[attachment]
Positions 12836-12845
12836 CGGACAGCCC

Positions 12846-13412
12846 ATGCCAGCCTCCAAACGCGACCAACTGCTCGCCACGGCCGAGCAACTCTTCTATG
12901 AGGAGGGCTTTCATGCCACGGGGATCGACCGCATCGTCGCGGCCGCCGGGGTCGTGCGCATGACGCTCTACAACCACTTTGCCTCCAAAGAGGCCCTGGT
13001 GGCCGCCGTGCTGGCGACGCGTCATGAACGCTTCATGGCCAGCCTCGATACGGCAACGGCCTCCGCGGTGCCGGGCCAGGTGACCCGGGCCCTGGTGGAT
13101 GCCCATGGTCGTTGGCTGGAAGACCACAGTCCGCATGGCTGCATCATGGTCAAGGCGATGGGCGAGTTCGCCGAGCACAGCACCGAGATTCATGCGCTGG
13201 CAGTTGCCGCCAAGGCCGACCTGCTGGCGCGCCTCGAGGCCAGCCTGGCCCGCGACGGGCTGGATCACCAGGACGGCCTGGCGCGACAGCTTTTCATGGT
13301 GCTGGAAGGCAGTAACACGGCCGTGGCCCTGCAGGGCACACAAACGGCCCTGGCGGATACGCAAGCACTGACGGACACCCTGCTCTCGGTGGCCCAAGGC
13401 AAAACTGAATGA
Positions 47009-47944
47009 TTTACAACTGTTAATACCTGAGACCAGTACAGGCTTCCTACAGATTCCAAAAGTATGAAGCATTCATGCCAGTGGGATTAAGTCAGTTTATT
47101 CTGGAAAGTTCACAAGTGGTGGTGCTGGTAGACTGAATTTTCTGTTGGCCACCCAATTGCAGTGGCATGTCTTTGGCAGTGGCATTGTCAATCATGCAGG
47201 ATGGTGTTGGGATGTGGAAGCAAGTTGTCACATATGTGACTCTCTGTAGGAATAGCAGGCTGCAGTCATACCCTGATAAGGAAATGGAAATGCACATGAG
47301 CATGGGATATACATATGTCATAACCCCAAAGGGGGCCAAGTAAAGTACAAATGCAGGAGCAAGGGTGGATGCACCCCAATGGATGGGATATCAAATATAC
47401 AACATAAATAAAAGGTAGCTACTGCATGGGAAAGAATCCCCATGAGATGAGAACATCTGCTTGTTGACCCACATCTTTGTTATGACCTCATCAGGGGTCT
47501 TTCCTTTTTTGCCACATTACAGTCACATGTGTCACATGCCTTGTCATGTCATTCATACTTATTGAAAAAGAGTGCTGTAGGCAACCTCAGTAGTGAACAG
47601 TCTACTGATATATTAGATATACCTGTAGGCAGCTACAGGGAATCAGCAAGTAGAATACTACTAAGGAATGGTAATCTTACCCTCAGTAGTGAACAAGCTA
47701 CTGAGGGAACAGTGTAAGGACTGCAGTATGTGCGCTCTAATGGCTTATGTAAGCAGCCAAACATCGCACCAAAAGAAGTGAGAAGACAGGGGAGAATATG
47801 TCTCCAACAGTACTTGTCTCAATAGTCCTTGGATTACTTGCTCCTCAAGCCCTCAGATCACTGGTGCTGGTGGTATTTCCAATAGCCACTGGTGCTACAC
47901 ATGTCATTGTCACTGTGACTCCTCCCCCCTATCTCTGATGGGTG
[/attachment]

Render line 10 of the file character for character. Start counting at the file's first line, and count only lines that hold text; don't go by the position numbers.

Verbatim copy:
13401 AAAACTGAATGA